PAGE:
Mercedes enter this weekend with a point to prove. Valtteri Bottas and Lewis Hamilton both became familiar with the barriers in Germany, with the former crashing out and the latter ending up very lucky to score points. That was their home race, their celebration of 125 years of motorsport, and their 200th race in Formula One, so it probably goes without saying that Toto Wolff’s boys need a strong weekend in Hungary.
The positive for them is that not only do they get a shot at redemption straight away in the second part of a double-header, but they also travel to a circuit that – if technical form is anything to go by this season- should suit them over their main rivals Ferrari.
That leads us to two drivers who had very contrasting races last time out. Sebastian Vettel produced a scintillating performance to recover from 20th on the grid to a 2nd placed finish, while Charles Leclerc, who had one eye on a victory, soon had both eyes on the Mercedes sponsored barrier and the end of his race. While Ferrari can take advantage of the opening two straights in Hungary, the rest of the track is down to technical driving ability and aerodynamic efficiency, neither of which have been entirely consistent for Ferrari in what has been a frustrating season for them. They are yet to win a race as the first half of the season before the summer break begins to draw to a close.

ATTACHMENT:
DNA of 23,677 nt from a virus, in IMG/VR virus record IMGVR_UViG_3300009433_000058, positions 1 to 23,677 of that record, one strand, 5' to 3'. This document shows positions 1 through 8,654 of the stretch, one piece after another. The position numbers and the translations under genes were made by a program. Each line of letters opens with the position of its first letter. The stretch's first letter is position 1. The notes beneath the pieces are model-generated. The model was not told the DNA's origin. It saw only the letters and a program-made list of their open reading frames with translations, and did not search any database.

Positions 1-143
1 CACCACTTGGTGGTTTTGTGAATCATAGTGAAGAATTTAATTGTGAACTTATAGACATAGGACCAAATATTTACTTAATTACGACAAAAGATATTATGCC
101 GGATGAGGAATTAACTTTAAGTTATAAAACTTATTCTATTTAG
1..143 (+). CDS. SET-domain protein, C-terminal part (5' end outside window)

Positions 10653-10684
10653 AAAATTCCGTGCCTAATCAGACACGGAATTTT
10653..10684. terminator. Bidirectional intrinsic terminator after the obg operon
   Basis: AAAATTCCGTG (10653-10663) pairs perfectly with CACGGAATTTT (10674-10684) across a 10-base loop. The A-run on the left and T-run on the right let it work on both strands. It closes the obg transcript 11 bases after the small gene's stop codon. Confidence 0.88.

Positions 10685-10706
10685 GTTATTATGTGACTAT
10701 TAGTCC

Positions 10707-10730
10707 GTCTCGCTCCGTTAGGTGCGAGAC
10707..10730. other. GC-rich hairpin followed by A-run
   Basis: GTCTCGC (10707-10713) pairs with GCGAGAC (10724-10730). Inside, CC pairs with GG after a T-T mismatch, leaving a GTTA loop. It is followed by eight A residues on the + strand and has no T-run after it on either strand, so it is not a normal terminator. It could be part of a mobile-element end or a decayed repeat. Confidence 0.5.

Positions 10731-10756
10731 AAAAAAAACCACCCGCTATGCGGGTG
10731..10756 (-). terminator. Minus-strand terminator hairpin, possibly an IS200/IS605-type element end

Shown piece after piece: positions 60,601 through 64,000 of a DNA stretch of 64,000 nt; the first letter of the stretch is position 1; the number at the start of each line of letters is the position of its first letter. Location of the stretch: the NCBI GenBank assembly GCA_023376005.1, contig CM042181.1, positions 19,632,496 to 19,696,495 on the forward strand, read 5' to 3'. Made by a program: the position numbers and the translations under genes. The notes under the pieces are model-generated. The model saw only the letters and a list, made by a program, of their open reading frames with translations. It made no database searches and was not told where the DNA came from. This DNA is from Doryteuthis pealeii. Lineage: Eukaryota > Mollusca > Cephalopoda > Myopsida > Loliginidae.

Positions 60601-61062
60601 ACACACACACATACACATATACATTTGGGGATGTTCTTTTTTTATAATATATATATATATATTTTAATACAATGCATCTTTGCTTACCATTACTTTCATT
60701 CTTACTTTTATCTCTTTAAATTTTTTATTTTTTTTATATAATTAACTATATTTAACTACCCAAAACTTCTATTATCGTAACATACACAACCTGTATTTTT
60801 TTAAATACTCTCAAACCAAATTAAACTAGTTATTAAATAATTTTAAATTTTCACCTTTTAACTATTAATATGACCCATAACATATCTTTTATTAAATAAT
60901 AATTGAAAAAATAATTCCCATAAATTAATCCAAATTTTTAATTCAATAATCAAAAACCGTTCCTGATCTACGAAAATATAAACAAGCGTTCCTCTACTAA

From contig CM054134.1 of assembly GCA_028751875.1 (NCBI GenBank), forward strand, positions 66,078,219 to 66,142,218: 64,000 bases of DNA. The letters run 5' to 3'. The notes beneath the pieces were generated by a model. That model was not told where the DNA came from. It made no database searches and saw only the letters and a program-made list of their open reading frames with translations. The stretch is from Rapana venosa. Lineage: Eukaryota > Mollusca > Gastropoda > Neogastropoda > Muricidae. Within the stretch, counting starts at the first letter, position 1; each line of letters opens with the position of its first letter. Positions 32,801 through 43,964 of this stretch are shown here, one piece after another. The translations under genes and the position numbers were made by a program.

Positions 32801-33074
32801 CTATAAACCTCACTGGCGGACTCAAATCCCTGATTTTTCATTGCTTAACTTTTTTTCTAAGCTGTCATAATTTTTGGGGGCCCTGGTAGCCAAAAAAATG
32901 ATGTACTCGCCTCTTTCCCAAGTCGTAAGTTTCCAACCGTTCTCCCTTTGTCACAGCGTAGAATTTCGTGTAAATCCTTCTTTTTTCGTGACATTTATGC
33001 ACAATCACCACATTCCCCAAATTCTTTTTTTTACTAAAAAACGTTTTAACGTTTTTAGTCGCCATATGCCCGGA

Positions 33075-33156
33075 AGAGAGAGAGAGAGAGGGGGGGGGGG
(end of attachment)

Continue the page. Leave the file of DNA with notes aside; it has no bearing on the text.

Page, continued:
Let’s not forget, though, that Ferrari may not be fighting for a win, and perhaps not even a podium, this time round. The Hungaroring is a track that will suit the Red Bull down to the ground, and Max Verstappen, fresh from his win in Germany, will be firmly focused on adding an eighth to his tally.
Further down the order, Renault will try and get both cars to the line this time after Daniel Ricciardo’s mechanical failure and Nico Hulkenberg’s crash last time out. They are embroiled in a closely contested midfield battle with the likes of Toro Rosso and Racing Point, who saw Kvyat score a sensational podium and Lance Stroll take fourth after a brilliant strategy call in Germany.